Employee Perks Don't Cut It: Tech Companies Must Take Bold Action Before Losing Tech Talent
In the past year, we’ve seen moments of productive dissent within the largest technology companies. Take the Amazon climate change letter where 65,000 corporate and tech employees demanded a better plan to reduce the company’s carbon footprint.
Or the mass Google Walkout, where more than 20,000 employees and contract workers from across the globe united in protest of the company’s history of payouts to executives accused of sexual harassment and unfair treatment of contract workers. It’s been hard to know for sure whether such movements are led by fringe groups or if employees at large are increasingly concerned with the ethical direction of their companies — until now.
This week, our partners at Doteveryone, a leading think tank advocating for responsible tech, released a new report, People, Power and Technology: The Tech Workers’ View. The report surveyed 1,010 tech workers in the UK and reveals that over a quarter of respondents (28 percent) have seen decisions made in business strategy, design or marketing that could be harmful for people and society and, of those, almost one in five (18 percent) went on to leave their job as a result. This number rises to 27 percent among machine learning/artificial intelligence (ML/AI) engineers.
The UK and Europe are often canaries in the coal mine on the issue of tech platforms and their power, from antitrust regulations to privacy protection with GDPR (General Data Protection Regulation). It’s time tech companies in Silicon Valley and beyond take notice. For CEOs and founders, the message is clear: sort out your values and make sure your cultures and products reflect them, or you will face a recruitment and retention risk. Tech workers want more conscious, responsible business practices — and they’re willing to walk if that need goes unmet.
Simply put, there are more options than ever for this talent pool. In the last decade, the landscape has changed for workers at the largest technology companies. Classic tech benefits, like free lunch or remote work, once helped put them ahead of the pack. However, the changing landscape and intense competition for talent across industry requires companies go above and beyond. It’s a moment of reckoning for the entire industry.
What’s more, the increased skepticism of the tech industry overall has created ripple effects for employers, employees, policymakers, and society. The view that “techies are the new bankers” continues to gain traction. Years of growing public distrust over outsized influence and undersized tax bills have led to questions about the role tech products play in society and how to limit harm and increase benefits. The sea of tech-branded T-shirts that once flooded the streets of San Francisco has slowed to a dribble — company logos no longer serve as the badge of honor they once did.
Increasingly, we’re seeing companies like Glitch, Buffer, and Basecamp define themselves in opposition to FAANG companies (Facebook, Apple, Amazon, Netflix, Google) by transparently sharing revenue stats or setting inclusive values.
All of this said, there are reasons to be optimistic. In Doteveryone’s survey, 81 percent of respondents believed what they’re working on will benefit society, and what most excites them are the socially impactful developments in their line of work, such as using artificial intelligence for healthcare.
Interestingly, the survey shows that the youngest talent group, 18- to 24-year-olds, are more likely to spot ethical challenges than their older colleagues and expressed having a much stronger appetite for regulation. The attitudes and preferences of this up-and-coming talent will be essential to charting a new path for tech.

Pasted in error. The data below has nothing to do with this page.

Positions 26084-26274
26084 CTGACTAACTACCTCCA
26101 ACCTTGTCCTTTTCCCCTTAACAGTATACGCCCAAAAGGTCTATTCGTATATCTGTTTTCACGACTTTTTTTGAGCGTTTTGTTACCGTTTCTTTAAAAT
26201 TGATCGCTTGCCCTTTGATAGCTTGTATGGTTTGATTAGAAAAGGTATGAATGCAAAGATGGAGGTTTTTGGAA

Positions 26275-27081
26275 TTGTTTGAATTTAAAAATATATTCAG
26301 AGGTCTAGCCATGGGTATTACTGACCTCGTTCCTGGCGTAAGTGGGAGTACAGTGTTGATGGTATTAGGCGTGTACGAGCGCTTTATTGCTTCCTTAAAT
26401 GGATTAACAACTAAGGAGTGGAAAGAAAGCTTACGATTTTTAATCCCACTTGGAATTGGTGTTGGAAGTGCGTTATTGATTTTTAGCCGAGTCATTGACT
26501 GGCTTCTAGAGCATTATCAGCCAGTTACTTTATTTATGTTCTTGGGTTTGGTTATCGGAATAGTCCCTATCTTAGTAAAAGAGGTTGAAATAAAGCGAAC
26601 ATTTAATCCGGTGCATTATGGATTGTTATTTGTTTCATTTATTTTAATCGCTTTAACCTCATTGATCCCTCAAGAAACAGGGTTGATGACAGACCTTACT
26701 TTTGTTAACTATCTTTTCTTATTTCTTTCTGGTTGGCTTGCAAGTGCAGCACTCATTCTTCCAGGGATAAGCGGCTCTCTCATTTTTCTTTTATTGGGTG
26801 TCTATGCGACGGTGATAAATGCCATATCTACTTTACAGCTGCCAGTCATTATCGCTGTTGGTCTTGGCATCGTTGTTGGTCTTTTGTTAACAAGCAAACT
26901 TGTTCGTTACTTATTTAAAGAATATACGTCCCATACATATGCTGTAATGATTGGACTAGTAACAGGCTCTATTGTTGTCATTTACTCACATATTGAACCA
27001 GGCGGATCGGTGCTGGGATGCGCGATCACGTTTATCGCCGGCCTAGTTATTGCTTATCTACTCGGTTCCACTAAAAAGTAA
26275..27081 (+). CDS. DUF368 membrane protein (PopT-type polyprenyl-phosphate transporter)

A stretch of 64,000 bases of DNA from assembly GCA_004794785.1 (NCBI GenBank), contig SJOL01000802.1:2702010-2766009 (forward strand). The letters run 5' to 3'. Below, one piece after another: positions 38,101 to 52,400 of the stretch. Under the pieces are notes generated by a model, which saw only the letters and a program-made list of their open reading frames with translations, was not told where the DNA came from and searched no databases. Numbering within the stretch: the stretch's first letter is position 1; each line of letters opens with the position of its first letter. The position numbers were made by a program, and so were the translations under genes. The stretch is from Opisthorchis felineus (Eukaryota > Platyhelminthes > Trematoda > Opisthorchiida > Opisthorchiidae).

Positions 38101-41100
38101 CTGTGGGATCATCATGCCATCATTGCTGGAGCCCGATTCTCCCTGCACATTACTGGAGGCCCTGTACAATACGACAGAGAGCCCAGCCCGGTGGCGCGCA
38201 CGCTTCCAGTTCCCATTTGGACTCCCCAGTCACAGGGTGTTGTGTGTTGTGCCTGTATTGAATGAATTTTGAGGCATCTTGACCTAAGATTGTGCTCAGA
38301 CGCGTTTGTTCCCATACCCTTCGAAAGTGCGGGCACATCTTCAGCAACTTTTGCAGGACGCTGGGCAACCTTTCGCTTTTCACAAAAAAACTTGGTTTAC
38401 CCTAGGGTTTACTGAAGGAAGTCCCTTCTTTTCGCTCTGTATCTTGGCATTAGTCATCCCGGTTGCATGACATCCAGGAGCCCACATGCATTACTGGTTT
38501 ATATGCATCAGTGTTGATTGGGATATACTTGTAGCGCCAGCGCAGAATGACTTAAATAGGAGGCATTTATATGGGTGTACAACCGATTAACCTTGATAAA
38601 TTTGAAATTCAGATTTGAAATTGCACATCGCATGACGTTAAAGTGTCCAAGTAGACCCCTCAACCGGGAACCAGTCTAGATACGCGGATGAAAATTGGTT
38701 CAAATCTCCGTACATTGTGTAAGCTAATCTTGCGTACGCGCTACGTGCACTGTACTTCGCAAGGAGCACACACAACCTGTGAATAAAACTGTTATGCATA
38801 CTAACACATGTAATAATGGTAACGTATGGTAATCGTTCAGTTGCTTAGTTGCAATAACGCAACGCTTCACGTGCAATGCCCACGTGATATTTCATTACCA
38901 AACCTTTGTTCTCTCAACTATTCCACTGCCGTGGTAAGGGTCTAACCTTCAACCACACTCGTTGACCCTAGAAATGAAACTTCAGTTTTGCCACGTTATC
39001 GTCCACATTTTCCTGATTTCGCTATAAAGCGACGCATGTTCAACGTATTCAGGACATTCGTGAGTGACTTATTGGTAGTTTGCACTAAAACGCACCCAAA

Leaders and organizations that can meet this demand for responsible tech through better business models and fair and transparent practices will have a huge competitive advantage. One place to start is making sure your company has accessible and effective resources and tools to help individuals, teams, and companies behave more ethically. More than two-thirds of survey respondents said they would like more opportunities to assess the impact of the tech they’re building — beyond relying on the internet or their individual moral compasses to guide their decisions.
Last year, we at the Tech and Society Solutions Lab at Omidyar Network co-created the EthicalOS to help tech product developers foresee and pre-emptively address the potential downsides of the tech they are creating. We’re also proud to have funded Doteveryone, which is trialling important and timely work in this space. Looking ahead, we’re excited to have more initiatives in the pipeline to give practical guidance and create communities of practice across industry.
We look forward to continuing our collaboration with Doteveryone in the months ahead, including identifying opportunities to advance this important work in the United States.
Through these efforts and practical research such as what Doteveryone has released this week, we’re confident that the tech industry can and will reach its potential to be a force for good.
As founder and executive chair Martha Lane Fox adds in the report, “responsibility is neither magic nor art.” Responsible technology should be made by design, together.
Sarah Drinkwater is director of the Tech and Society Solutions Lab at Omidyar Network, which is part of the organization’s growing efforts to mitigate the unintended consequences of technology on our social fabric and to ensure products are responsibly designed and brought to market. Sarah previously was a long-time Google executive and served as the head of Campus London, Google’s first physical start-up hub offering innovative education programs, a work and event space, and access to a vibrant start-up community.